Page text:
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Reuters/Jonathan Ernst
Mixed grades.

AOL survived under Tim Armstrong, but it didn’t exactly thrive

Tim Armstrong took over AOL in March of 2009, during the final days of its ill-fated merger with Time Warner Inc. The company was spun off less than 10 months later into its own company.

Under Armstrong, the company bought the Huffington Post for $315 million, along with other publications that combined to reach 190 million people in the first quarter of 2015. It became a significant player in advertising technology.

In short, Armstrong built a fairly large media and technology company that’s less dependent on its aging internet service customers and portal (though it still provides dial-up internet to more than 2 million Americans). But his tenure has also come with its share of missteps.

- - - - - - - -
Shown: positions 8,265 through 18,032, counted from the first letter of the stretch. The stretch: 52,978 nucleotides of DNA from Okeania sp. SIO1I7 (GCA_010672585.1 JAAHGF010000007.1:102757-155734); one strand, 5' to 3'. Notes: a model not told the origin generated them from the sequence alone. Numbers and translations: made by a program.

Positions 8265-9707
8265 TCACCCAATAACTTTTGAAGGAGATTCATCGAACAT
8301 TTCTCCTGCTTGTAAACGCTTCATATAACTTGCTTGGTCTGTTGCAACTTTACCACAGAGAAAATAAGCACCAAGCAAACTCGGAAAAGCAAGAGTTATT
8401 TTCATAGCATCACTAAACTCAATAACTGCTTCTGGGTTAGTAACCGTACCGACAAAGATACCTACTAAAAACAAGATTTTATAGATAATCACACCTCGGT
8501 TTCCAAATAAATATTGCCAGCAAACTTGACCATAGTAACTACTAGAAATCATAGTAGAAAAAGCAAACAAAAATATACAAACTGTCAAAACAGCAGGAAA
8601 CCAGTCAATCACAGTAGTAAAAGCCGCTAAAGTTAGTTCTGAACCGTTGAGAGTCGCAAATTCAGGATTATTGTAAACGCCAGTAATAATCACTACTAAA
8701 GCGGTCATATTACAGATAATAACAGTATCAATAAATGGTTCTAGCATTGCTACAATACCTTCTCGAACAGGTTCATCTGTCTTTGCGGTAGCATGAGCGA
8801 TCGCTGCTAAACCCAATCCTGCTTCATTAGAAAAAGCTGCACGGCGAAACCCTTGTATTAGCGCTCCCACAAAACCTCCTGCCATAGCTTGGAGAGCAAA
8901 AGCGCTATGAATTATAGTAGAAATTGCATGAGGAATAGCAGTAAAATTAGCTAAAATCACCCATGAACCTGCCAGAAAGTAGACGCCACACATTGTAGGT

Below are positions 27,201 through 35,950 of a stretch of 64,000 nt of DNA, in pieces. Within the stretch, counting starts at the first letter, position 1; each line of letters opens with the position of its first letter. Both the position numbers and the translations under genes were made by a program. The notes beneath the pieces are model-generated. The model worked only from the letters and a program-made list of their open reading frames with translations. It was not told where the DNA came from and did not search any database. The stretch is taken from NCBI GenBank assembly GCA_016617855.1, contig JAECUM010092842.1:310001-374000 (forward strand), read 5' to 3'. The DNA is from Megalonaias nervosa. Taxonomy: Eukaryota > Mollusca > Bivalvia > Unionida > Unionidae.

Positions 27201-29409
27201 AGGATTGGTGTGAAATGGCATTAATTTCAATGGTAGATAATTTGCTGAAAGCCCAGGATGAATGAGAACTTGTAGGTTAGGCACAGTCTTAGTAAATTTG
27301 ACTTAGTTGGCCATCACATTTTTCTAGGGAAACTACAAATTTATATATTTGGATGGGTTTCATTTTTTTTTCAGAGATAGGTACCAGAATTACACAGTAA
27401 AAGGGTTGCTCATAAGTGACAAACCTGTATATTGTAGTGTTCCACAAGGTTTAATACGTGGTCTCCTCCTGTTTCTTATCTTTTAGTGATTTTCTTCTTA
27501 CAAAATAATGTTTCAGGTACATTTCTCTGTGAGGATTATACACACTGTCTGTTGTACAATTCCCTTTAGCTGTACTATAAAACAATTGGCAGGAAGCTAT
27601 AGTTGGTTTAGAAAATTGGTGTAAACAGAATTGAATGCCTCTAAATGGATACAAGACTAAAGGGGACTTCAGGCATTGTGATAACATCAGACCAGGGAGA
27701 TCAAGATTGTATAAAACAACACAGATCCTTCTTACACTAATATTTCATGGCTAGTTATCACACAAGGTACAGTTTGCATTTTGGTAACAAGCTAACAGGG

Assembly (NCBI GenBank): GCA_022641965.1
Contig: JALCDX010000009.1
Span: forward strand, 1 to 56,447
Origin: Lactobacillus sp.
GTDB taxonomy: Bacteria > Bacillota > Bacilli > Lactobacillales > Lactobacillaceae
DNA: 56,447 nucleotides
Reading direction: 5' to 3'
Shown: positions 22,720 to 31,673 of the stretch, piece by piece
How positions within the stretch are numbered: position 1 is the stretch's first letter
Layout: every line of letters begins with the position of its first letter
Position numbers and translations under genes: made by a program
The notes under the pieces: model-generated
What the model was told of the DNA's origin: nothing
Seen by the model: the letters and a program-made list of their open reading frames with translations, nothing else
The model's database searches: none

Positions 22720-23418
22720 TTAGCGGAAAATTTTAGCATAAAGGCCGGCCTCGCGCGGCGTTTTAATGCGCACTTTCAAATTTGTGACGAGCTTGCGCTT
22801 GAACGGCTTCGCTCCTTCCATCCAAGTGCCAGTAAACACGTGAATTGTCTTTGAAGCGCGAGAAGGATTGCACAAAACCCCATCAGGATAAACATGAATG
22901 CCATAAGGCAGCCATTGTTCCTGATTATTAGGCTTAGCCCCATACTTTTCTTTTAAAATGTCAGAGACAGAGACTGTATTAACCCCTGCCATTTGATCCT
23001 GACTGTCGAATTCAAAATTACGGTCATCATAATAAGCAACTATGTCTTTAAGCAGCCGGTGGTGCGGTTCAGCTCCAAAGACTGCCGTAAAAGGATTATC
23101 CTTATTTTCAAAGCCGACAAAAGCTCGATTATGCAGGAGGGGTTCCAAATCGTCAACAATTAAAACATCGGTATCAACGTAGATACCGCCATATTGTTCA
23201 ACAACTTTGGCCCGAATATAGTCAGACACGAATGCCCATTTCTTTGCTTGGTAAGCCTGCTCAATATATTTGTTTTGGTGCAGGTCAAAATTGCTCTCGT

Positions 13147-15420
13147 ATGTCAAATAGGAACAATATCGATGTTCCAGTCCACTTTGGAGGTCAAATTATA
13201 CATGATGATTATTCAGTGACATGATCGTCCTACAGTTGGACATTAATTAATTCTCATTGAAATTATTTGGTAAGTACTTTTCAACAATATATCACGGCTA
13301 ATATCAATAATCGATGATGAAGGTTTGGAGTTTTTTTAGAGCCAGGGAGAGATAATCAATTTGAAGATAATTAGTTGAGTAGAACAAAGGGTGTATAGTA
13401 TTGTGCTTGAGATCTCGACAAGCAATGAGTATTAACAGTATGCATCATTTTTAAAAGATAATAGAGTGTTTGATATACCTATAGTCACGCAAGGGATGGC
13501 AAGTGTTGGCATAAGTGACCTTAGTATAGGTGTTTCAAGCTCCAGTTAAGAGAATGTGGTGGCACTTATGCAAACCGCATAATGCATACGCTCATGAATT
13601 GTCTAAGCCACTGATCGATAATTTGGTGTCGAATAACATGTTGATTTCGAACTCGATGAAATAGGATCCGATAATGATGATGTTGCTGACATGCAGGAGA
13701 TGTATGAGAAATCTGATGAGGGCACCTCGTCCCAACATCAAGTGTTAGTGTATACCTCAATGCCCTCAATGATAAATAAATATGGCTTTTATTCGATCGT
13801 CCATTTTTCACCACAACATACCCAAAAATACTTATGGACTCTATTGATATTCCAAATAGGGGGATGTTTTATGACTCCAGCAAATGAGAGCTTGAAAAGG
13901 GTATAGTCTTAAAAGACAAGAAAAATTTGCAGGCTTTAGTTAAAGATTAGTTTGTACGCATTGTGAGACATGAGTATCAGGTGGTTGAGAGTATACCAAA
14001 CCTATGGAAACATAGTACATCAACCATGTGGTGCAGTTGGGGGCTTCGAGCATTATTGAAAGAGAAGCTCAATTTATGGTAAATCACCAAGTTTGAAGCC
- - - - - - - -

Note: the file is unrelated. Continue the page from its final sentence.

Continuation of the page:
He was a founder of and longtime champion of Patch, an ambitious digital local news service that can only be described as a pretty massive failure (paywall). His comments on how health care spending on employees’ “distressed babies” prompted cuts to workers’ retirement benefits provoked outrage. And he once publicly fired an employee mid-meeting in front of 1,000 people.

The company has survived, but it hasn’t exactly thrived. Though the stock is up almost 80% since it was spun off from Time Warner in late 2009, the company has underperformed the S&P 500:

It has also substantially underperformed its competitors in the ad tech and digital content space:

Armstrong’s previous job was a big role at a very large company (head of sales at Google). He’s going to have to learn how to work within an organization instead of calling all the shots once again.

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